Build a foundation with blue chips
If you wish to start building an equity portfolio with mutual funds, then ICICI Pru Focused Bluechip Equity (ICICI Pru Bluechip) can be a good fund to start your core portfolio. A basket made up of the top large-cap companies in the listed universe, active fund management that throws in a few mid-cap stocks for returns and a bit of derivatives to hedge the portfolio from market volatility have all worked in favour of this fund since its launch in May 2008.
Had you invested in the fund since its inception using the SIP mode, it would have delivered 15.7%, higher than the 9.5% return of its benchmark CNX Nifty.
But a point-to-point return would suggest that the fund lagged its benchmark by less than a percentage point. This is simply because the Nifty had fallen quite a bit by mid-2008, while the fund, just launched and starting off with cash, did not have such a low base to contend with.
As stated earlier, the fund is suitable for those who wish to start an equity portfolio. But be prepared for a fall in your portfolio in a bear market as holding blue chips does not entirely insulate your portfolio from market fall. It may, at best, reduce the impact and possibly bounce back faster on a revival.
If you are a very conservative investor and want a tryst with equities without getting hurt, then balanced equity-oriented funds will be a better route.
Opt for the growth strategy and have a time frame of at least 3-5 years. Consider an SIP of not less than 3 years to average costs well. If you are building a long-term portfolio then have longer SIPs. If you become familiar with markets, buy this fund with a small lump sum (besides the regular running SIPs), in market corrections of 5-10%.
ICICI Pru Bluechip has an exemplary record of beating its benchmark 98% of the times on a rolling one-year return basis since its inception. But it is to be noted that the few instances of underperformances, occurred in 2012. As the quantum of under performance was less than a percentage point in all these instances, it does not cause any undue concern.
It is also worth noting that the sudden rally in the later half of 2012 may have caught the fund unaware, especially given that it uses a bit of derivatives. While the fund management did change hands in 2012 (from Prashant Kothari to Manish Gunwani), we do not see any fundamental change in the strategy or performance of the fund that warrants concern.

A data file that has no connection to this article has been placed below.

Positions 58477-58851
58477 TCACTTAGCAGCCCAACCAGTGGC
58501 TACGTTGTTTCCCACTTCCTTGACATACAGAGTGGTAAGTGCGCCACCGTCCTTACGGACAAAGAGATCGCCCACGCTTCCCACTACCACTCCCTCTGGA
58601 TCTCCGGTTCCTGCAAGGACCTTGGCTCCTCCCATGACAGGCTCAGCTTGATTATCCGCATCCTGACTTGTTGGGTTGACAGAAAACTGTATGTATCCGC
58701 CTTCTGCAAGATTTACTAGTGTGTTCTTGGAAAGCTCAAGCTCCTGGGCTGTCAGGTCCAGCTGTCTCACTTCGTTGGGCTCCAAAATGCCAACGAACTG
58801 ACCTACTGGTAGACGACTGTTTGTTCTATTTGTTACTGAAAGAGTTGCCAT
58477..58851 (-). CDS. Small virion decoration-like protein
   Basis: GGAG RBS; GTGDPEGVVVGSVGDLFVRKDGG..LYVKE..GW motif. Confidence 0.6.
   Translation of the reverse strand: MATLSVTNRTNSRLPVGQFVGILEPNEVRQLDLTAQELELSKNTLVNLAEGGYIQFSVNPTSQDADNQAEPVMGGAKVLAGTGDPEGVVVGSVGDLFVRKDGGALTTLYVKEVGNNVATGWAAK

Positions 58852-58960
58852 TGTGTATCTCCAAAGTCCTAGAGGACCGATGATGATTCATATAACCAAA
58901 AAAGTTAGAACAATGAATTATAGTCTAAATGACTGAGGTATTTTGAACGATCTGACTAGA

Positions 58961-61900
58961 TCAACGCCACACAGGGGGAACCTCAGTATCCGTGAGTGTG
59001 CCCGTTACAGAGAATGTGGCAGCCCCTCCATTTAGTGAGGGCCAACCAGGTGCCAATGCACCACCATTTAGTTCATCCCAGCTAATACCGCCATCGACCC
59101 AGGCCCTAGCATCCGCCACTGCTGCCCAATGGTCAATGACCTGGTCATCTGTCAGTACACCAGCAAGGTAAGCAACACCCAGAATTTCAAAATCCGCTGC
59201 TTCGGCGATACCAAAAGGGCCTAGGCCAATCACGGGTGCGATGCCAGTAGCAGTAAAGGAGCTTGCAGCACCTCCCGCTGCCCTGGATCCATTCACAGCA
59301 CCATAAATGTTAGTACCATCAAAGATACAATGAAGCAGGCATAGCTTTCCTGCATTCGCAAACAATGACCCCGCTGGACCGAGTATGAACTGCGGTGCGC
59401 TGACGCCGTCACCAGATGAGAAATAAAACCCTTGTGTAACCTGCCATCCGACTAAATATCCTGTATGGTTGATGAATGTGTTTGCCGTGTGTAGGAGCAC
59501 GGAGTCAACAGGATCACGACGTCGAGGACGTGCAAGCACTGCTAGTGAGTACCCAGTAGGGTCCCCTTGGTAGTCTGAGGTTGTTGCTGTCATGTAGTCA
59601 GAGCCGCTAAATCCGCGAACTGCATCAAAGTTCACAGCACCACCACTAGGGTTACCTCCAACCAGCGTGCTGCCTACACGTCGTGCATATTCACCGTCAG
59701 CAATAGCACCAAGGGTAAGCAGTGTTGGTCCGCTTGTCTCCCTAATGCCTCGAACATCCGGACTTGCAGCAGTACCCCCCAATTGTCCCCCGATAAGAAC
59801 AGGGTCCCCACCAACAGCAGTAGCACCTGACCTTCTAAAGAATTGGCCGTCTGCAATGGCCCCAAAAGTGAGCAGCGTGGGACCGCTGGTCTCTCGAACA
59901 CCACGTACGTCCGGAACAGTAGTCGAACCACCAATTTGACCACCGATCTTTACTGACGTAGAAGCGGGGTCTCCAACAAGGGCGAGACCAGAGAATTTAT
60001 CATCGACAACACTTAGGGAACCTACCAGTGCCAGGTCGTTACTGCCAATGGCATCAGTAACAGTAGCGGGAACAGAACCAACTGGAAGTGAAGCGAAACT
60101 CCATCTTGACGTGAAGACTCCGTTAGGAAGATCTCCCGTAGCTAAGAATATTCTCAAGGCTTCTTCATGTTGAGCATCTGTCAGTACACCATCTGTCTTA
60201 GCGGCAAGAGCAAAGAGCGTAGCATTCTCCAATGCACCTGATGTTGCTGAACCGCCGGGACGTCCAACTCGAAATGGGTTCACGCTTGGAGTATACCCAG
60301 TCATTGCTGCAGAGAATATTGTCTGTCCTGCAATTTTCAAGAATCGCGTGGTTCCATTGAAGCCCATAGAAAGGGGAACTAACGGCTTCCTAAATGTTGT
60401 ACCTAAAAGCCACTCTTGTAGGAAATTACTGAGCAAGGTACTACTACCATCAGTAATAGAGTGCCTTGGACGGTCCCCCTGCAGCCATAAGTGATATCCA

ICICI Pru Bluechip has a risk-adjusted return superior to older large-cap funds such as Franklin India Bluechip and HDFC Top 200 in the last three years.
That said, it has limited room to maneuver outside of the large-cap stocks. Hence, HDFC Top 200 may overtake the fund in rallies that are not very large-cap focused.
But to its credit, its returns do not deviate much from its mean and it also contains declines better than most other large-cap peers, thanks to its occasional use of derivatives, sometimes using the index futures and at other times more stock-specific futures for hedging purposes.
As is the case with most large-cap funds, the fund is heavy on banks. ICICI Pru Bluechip, in fact, increased its exposure to this sector over the last one year.
The usual large-cap performers, HDFC Bank, ICICI Bank and SBI, besides Kotak Mahindra Bank together accounted for a fifth of the portfolio.
While IT sector was the second largest holding, FMCG stocks interestingly saw an increase in exposure in the space of a year, with United Spirits and Nestle coming in, even as Marico exited the portfolio, in the later part of 2012. Auto and auto ancillaries too were in the top 5 sector exposures.
Energy stocks such as Petronet LNG, Cairn India and PGCIL offer some balance in terms of ‘value’ exposure, against the otherwise ‘growth-heavy’ portfolio.